Blogs and advice from Industry leading Specialists
Valuable Opinions, Comments & Gossip
Financial related News & Articles relating to Spain
Latest News, Stories
& Hot Topics
Various Tools & Widgets to help with your financial needs
Tools & Widgets to
help with finances
Polls, Surveys and Opinions featured throughout Tumbit
Featured Polls, Surveys & Stats
Discussions, Advice & Topical Chat
Discussions, Advice & Topical Chat

Voting by post in Spanish elections

- Updated: 05/12/2012
Voting by post in Spanish elections

I am unavoidably absent on Voting Day so I will have to be a postal voter. What do I do?

This is a complex process so it is always best to try and vote in person if at all possible. If you know you cannot attend in person, you will need to vote by post.

The forms for postal voting are now available in most major Post Offices (Voto por Correo - Solicitud de Certificacion). You do not need to profuce any identificatio at this stage although it is always wise to take some! You can collect more than one at a time.

However, once completed, they will have to be returned individually, in person, to the Post Office, with ID (NIE or Passport or Certificate of Residence - whichever you ticked on your form ). You will also need some form of ID with your photo on it, like your Passport or Spanish Driving License. You may want to use your Passport as ID anyway. They will need your signature to match to the original one on the form.

The Post Office will post the form on for you in an envelope which they provide. Once the form is submitted, you will not be able to vote in person in the 2011 Local Elections.

This is only the start of the process.

You will receive by certified post (in your apartado, if you have one) the voting papers for all the parties standing in the election with the different candidates listed, an instruction sheet, the electoral envelopes, a certificate of inscription and an envelope with the address of the polling station sheet. For the 2011 local elections this will be between May 2nd- 15th. Again, you will need to sign a notice of receipt and provide proof of identity at the post office. No-one else can collect the papers on your behalf - you must do this in person.

This process has to be completed no later than 10 days before Voting day. When you have collected the papers, you will then have to select the one voting slip of the party of your choice which must not be written on. You must put this into the voting envelope which must be sealed. This envelope, together with the certificate, must be placed in the envelope addressed to the polling station and sent by registered post (no stamps needed) one week before election day (but it would be foolish to leave it this late, given the vagaries of the Spanish postal system) . Again, You will need to provide proof of identity.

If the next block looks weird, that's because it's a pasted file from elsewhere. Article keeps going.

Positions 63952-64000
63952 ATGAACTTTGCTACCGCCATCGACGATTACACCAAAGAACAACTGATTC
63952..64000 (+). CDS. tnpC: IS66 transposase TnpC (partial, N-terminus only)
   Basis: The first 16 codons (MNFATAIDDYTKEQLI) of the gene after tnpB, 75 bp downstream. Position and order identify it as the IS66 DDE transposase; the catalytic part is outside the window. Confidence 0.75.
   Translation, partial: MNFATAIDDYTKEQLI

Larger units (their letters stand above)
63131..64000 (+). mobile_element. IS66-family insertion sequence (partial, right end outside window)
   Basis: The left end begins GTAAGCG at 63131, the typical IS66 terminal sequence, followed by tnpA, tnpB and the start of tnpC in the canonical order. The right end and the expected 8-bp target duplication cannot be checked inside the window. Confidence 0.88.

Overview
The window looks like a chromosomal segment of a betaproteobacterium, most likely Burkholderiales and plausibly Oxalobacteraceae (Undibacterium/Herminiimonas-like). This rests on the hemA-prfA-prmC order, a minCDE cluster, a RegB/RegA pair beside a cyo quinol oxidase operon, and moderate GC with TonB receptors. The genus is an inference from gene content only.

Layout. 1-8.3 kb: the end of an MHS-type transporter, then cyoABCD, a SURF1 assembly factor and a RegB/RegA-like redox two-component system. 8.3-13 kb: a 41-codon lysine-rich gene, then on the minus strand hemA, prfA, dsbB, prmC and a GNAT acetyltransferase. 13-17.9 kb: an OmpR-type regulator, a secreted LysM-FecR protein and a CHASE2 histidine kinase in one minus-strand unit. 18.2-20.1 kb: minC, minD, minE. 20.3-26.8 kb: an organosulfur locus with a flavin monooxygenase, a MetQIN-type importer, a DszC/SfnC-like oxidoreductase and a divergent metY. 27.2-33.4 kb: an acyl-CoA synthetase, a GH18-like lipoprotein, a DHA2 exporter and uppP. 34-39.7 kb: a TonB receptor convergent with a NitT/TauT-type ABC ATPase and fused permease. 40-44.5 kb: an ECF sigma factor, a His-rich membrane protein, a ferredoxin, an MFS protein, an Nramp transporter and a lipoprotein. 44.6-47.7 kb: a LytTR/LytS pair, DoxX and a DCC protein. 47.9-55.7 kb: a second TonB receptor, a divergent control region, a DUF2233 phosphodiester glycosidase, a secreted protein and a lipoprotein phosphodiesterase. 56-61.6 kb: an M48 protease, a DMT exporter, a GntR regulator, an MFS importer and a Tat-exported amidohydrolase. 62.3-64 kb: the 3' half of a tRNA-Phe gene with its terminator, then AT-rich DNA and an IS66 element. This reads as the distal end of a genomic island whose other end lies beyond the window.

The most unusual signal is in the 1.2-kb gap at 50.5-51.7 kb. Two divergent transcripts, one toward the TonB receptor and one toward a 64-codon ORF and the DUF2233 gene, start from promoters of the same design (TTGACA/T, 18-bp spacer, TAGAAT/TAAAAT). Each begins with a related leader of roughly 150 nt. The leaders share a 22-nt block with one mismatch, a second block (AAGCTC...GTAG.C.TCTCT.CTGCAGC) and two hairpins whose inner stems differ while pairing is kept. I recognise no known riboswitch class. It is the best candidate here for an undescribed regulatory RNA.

This all takes time (this is Spain, after all!) so it is vital you get your postal voting application form(s) as soon as possible to avoid missing the deadline.

What happens if someone is too sick or disabled to be able to vote in person?

The postal voting form has a section on the second half of the page which covers those who cannot vote in such circumstances.

In this situation, sick or disabled persons can nominate someone else as a representative to vote on their behalf. The sick or disabled person needs to have a medical certificate, and the application has to be authorised by a Notary or Consul. A representative has to be named who will need to fill in and sign the form in order to vote on his/her behalf. Travel by a notary to the home of a sick or disabled person is free of charge. Individual forms must be filled out if there is more than one sick or disabled person involved. A representative can only act for one voter. Braille documentation is available.

The exact details may vary slightly from town to town and as such this should be considered as a guide and not a definitive procedure.

Click here to read How to vote in person in the Spanish Elections.

Original source : Linda Arthurs Abusos Urbanistico Lliber No